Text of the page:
President Trump on Wednesday turned a White House briefing on
“In addition to Florida – South Carolina, North Carolina, Georgia, and Alabama, will most likely be hit (much) harder than anticipated,” Trump falsely claimed on Sunday.
In addition to Florida – South Carolina, North Carolina, Georgia, and Alabama, will most likely be hit (much) harder than anticipated. Looking like one of the largest hurricanes ever. Already category 5. BE CAREFUL! GOD BLESS EVERYONE!
— Donald J. Trump (@realDonaldTrump) September 1, 2019
The NWS responded 20 minutes later with a statement fact-checking Trump’s tweet: “Alabama will NOT see any impacts from Dorian. We repeat, no impacts from Hurricane Dorian will be felt across Alabama.”
— NWS Birmingham (@NWSBirmingham) September 1, 2019
Despite the federal agency fact-checking his “fake news,” Trump defended his lie on Monday.
….when in fact, under certain original scenarios, it was in fact correct that Alabama could have received some “hurt.” Always good to be prepared! But the Fake News is only interested in demeaning and belittling. Didn’t play my whole sentence or statement. Bad people!
— Donald J. Trump (@realDonaldTrump) September 2, 2019
During Wednesday’s White House briefing, Trump held up a nearly week-old National Hurricane Center (NHC) forecast track for Dorian showing the storm approaching the Florida or Georgia coastline on Sunday (9/1) or Monday (9/2).
The 5-day hurricane forecast track Trump held up for reporters appears to have a hand-drawn black line that extended the original forecast cone into southern portions of Alabama and Georgia, an apparent attempt to prove Trump’s false tweet correct.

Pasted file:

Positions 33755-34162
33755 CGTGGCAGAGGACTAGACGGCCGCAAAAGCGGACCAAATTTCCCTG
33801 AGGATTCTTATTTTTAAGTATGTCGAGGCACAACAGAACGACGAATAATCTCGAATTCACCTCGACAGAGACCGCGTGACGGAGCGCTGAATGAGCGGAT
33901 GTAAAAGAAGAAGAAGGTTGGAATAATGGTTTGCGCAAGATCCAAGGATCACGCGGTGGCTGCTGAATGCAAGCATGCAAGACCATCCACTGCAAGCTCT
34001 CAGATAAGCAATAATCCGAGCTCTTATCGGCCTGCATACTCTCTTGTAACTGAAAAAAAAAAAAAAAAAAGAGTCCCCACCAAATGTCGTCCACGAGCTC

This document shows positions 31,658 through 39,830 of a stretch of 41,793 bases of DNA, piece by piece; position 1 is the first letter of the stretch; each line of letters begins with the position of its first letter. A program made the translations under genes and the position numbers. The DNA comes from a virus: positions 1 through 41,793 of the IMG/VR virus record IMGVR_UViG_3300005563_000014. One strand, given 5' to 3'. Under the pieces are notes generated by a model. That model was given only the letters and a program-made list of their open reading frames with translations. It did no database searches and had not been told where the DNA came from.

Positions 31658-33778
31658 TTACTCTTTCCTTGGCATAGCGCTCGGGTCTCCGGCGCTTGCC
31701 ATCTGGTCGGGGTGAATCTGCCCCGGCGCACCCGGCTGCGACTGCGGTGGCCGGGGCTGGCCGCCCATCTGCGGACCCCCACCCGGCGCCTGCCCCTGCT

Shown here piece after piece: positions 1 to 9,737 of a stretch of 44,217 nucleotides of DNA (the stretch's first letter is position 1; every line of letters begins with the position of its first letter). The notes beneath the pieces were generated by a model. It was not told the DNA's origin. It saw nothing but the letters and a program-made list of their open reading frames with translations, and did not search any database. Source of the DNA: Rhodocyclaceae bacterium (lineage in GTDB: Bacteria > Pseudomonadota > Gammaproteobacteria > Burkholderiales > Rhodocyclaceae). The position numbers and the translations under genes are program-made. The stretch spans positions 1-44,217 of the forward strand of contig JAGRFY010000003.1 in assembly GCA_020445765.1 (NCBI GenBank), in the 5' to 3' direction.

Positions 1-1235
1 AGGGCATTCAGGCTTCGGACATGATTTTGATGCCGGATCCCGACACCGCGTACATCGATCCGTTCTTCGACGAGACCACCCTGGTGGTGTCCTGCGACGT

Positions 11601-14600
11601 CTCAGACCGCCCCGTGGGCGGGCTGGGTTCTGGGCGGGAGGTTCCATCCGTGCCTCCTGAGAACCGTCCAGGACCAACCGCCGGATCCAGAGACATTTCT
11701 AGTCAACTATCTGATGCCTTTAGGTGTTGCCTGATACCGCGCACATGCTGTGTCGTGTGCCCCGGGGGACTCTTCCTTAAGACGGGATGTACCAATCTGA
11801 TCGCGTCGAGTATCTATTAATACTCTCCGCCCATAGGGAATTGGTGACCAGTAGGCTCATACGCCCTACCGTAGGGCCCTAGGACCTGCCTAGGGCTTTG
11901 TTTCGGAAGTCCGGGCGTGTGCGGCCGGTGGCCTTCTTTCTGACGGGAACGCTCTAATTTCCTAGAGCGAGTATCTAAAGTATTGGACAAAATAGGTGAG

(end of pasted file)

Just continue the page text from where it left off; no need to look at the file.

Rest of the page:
Below is the original Hurricane Dorian forecast issued by the National Hurricane Center on Thursday, August 29, issued nearly four days before Trump’s tweet warning Alabama residents. You can see that the original forecast does not have a black line extending into Alabama.
The doctored forecast also appears to be in violation of the National Weather Service’s rules for sharing forecasts: “The Key Messages graphics, like all information on National Weather Service web pages are in the public domain and may be used or shared for any lawful purpose so long as you do not: 1) claim it is your own (e.g., by claiming copyright for NWS information), 2) use it in a manner that implies an endorsement or affilliation with NOAA/NWS, or 3) modify its content and then present it as official government material. You also cannot present information of your own in a way that makes it appear to be official government information.”
“We got lucky in Florida, very, very lucky indeed, Trump told reporters in the Oval Office on Wednesday as he held up Thursday’s NHC forecast. “We had actually our original chart was that it was going to be hitting Florida directly. It was going to be hitting directly and it would have affected a lot of other states.”
He continued: “But that was the original chart and you see it was going to hit not only Florida but Georgia. It could of – it was going toward the Gulf. That was what we, what was originally projected and it took a right turn and ultimately, and hopefully, we are going to be lucky.”
A few minutes later, Trump held up yet another 4-day-old forecast track for Dorian, telling reporters: “And that’s pretty amazing. This is the original path that we thought and everybody thought that this was about a 95% probability and it turned out to be not that path. It turned out to be a path going up the coast.”
Watch the White House breifing, below:
Dr. Kim Wood notes: “Alabama was *never* within the National Hurricane Center's 5-day forecast cone for Dorian. The closest the cone got was the Alabama-Georgia border.”
Alabama was *never* within the National Hurricane Center's 5-day forecast cone for Dorian.
The closest the cone got was the Alabama-Georgia border. pic.twitter.com/0KcMeWUzIL
— Kim Wood (@DrKimWood) September 4, 2019